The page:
Exhibition grade, inscribed mahogany brass-bound cased engraved Colt Model 1849 London Pocket percussion revolver serial number 134 manufactured circa 1853 with a five inch barrel and bearing several unique features.



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Exhibition grade, inscribed mahogany brass-bound cased engraved Colt Model 1849 London Pocket percussion revolver serial number 134 manufactured circa 1853 with a five inch barrel and bearing several unique features. This rare and important revolver was assembled in London from parts that were manufactured in Hartford and then shipped to London when the Colt’s new factory opened in 1853.

The gun in very fine condition is exquisitely embellished in an unusual floral and leaf style of engraving to the barrel, frame, loading lever, hammer, wedge and grip-straps. This style of engraving has only been found on a very few early London Pocket revolvers. The top flat of the barrel bears the small hand-cut engraved barrel address of ‘SamL. Colt. London.’ reading breech to muzzle. ‘Colt’s Patent’ is also hand cut within a curved banner on the left side of the frame. Serial number 134 has a blued barrel and cylinder with a case coloured frame, loading lever and hammer. The brass trigger-guard and backstrap are silver-plated. This beautiful and unique revolver is complimented with deluxe piano varnished select walnut one-piece grips.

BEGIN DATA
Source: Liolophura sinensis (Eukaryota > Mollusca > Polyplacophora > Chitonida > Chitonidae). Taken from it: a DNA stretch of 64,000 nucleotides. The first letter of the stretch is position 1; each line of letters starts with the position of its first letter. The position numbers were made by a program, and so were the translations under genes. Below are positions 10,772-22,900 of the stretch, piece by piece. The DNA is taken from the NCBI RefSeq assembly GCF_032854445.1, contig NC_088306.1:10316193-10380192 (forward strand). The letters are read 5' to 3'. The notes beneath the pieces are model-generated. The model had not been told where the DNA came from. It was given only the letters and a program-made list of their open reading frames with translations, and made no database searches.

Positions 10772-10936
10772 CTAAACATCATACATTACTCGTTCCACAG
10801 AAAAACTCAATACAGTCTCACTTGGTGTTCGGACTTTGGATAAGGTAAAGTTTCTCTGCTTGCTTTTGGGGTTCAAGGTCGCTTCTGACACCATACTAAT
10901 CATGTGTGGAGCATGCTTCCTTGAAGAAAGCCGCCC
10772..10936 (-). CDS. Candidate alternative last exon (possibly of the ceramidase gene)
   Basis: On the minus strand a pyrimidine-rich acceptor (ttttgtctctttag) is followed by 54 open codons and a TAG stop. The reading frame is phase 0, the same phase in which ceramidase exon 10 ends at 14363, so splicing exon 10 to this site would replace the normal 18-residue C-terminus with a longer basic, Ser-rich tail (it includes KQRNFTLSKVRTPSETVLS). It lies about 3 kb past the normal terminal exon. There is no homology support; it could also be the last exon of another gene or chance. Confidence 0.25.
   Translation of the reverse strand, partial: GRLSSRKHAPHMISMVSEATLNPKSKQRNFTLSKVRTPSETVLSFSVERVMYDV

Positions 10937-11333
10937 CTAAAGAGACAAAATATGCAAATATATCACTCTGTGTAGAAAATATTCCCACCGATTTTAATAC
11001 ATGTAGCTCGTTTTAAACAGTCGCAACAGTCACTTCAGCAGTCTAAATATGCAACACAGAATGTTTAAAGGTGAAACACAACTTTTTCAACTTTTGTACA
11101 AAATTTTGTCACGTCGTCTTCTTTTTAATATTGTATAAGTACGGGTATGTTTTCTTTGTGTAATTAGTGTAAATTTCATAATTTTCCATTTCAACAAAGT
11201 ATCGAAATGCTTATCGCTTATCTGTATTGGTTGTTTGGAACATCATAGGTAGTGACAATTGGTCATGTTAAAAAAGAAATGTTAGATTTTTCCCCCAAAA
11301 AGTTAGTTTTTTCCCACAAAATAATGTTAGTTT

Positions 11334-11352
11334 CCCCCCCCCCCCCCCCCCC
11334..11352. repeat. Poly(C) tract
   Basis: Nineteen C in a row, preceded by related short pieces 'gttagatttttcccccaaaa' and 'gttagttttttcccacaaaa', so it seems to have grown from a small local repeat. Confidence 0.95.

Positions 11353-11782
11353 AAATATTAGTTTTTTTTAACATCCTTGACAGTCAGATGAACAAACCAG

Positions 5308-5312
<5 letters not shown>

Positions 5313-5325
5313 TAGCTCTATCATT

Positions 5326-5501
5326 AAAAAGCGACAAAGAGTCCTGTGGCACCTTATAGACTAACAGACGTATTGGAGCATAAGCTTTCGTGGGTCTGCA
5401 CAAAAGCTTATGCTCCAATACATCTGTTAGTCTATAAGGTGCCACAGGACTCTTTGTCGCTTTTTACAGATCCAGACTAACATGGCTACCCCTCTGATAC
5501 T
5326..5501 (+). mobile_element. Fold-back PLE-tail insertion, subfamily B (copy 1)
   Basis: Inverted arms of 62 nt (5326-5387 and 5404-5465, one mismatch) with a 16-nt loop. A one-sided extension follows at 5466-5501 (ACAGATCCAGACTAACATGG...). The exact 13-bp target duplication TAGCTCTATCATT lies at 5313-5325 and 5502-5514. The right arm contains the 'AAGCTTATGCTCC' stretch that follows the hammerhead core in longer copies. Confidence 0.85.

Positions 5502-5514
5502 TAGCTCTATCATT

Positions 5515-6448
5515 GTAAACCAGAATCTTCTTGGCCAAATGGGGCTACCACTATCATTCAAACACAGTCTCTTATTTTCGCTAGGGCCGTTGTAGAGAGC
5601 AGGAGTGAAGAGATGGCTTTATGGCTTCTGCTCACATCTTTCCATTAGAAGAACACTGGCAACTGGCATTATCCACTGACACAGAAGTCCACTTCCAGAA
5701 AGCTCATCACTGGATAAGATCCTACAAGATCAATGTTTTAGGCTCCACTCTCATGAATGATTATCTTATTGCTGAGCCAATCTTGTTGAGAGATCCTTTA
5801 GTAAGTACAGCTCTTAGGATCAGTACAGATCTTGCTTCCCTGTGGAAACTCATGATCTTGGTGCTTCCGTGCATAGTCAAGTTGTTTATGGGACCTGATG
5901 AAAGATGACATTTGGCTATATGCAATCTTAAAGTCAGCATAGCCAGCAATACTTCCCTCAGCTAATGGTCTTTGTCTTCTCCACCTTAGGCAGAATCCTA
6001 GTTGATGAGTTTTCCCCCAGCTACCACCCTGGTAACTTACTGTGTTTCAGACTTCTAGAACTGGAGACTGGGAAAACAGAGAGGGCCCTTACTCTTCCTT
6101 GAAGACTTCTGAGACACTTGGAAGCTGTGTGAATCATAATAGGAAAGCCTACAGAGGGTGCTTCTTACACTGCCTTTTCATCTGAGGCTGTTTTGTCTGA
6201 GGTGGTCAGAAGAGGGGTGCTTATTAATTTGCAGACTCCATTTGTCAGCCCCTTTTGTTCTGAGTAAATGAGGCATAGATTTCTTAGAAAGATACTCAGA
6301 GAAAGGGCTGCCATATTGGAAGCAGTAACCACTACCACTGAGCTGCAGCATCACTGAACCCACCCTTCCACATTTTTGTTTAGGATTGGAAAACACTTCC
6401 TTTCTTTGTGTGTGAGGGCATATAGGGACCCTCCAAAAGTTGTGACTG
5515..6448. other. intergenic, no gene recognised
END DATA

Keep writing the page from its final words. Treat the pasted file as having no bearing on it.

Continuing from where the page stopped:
There are British proofs of Crown over GP and Crown over V stamped horizontally on the left side of the barrel between the wedge slot and the loading lever screw. The position of these proof marks on this revolver are unique. It suggests that the gun was proofed after being engraved and the proof-marks being placed in such a position so as not to distract from the overall engraving.

This is the type of engraved revolver that Samuel Colt would have exhibited at the Exhibition of Art & Industry held in Dublin in the year of 1853 to promote his new manufactory that had just opened in London.